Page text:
Martial arts.
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06-04-2016, 08:27 AM (This post was last modified: 06-04-2016 08:35 AM by GenesisNemesis.)
RE: Martial arts.
I used to take one class for a while, it was alright but the moves were pretty difficult to remember/impractical. I basically just forgot those and remembered the more useful parts of the class, which wasn't a lot, but I think I know how to defend myself still. I'd love to learn more martial arts, just don't have the money.

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06-04-2016, 08:35 AM
RE: Martial arts.
(06-04-2016 08:27 AM)GenesisNemesis Wrote:  I used to take one class for a while, it was alright but the moves were pretty difficult to remember/impractical. I basically just forgot those and remembered the more useful parts of the class, which wasn't a lot, but I think I know how to defend myself still.

Maybe you had a bad instructor. I think with anything, whoever teaches the class makes all the difference. If you are still interested in Martial Arts, I would give it another shot. Smile I know you live in CA too, if you are interested in KM, my school is ah-mazing. If you are interested in classes, pm me, and I'll give you the info on the place I go.
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06-04-2016, 09:01 AM
RE: Martial arts.
I'd actually go so far as to say that the vast majority of schools and instructors, and even disciplines in general, are based on either untested hypotheses or multi generation duplicates that have gone equally untested for decades or even centuries.

I've become quite picky when choosing a school, and make a point of looking for someone who understands the concept of skeptical analyses rather than relying on the typical ninja wannabe BS of "it's too deadly to test, so just take our word for it that it really worked 400 years ago."

Look for something with concepts regularly tested, whether in military applications, law enforcement, or sport.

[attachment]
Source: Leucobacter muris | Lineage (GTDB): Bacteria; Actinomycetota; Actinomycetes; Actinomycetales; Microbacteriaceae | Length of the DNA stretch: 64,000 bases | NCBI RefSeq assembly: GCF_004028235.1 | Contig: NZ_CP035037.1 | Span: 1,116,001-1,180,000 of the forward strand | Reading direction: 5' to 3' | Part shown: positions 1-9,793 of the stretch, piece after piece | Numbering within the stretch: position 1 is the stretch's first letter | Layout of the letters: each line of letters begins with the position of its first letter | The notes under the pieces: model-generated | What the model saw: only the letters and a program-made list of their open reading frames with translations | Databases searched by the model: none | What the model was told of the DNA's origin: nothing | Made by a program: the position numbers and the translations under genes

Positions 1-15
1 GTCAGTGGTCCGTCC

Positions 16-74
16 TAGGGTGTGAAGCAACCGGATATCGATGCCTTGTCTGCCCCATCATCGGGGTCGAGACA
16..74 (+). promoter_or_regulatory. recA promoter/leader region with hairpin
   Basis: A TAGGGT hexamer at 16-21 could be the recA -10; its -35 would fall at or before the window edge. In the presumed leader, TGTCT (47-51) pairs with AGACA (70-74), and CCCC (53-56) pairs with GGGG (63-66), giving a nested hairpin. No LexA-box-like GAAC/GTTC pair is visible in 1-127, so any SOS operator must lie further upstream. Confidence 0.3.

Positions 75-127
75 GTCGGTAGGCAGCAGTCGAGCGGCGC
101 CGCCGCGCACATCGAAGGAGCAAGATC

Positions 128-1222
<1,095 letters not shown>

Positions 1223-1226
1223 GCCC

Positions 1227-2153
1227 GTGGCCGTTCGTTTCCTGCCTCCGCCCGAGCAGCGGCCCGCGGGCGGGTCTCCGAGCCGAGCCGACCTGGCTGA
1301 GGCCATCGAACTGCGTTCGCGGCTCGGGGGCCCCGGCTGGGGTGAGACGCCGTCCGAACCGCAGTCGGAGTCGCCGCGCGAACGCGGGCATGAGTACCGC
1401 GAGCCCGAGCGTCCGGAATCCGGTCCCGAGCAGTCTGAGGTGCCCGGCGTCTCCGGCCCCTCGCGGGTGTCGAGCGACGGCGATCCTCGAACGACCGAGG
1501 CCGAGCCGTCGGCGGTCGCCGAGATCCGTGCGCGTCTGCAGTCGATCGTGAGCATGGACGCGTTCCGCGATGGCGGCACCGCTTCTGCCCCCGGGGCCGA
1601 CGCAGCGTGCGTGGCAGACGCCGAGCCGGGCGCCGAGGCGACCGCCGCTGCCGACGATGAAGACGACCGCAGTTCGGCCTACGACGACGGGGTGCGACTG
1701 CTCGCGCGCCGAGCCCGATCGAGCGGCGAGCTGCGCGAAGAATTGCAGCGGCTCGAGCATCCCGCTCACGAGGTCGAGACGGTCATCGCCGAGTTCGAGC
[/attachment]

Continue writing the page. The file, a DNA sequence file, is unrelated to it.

Though competition rarely goes the way a real fight would to, the increasing popularity of sports like MMA is nonetheless good for the exposing of flawed concepts. Nothing like watching a self proclaimed master of Bullshido get stomped into the ground by good old fashioned boxing or wrestling Smile

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06-04-2016, 10:39 AM (This post was last modified: 06-04-2016 10:43 AM by epronovost.)
RE: Martial arts.
(06-04-2016 09:01 AM)yakherder Wrote:  I'd actually go so far as to say that the vast majority of schools and instructors, and even disciplines in general, are based on either untested hypotheses or multi generation duplicates that have gone equally untested for decades or even centuries.

I've become quite picky when choosing a school, and make a point of looking for someone who understands the concept of skeptical analyses rather than relying on the typical ninja wannabe BS of "it's too deadly to test, so just take our word for it that it really worked 400 years ago."

Look for something with concepts regularly tested, whether in military applications, law enforcement, or sport.

Though competition rarely goes the way a real fight would to, the increasing popularity of sports like MMA is nonetheless good for the exposing of flawed concepts. Nothing like watching a self proclaimed master of Bullshido get stomped into the ground by good old fashioned boxing or wrestling Smile

The problem of using martial sports to assess the efficiency of a martial art is that martial sports are limited by rules and stages. MMA, which is frequently mentioned as a testing ground, has prohibition against several types of technics. For example, you can't strike with fingers, biting, and neither target eyes, the back of the head (only the sides), neck, throat or genitals for very obvious reasons. This makes application of martial arts like Mantis or White Crane kung fu for example impossible in a MMA ring. That's why, despite being called Mixed Martial Arts, MMA fighter are using almost exclusively basic kick-boxing and judo technics with some variant here and there. The issue with thinking that what works in the ring works in the street, is that the street is a hell of a lot more brutal and unfair. A classical boxing stance will see your balls pulverised or you knee cap dislocated by swift kick on which you have little training to defend yourself. A MMA classical charge and grapple could cost you an eye or a broken neck faced with someone trained to face such tactics. Martial sports are excellent to raise physical fitness for combat, teach good basic technic and combat reflex. The problem is when they are matched against martial arts whose system of combat is deeper and more complex. They quickly start to lose ground. Martial sports are also very fitness dependant while martial arts are more experience dependant.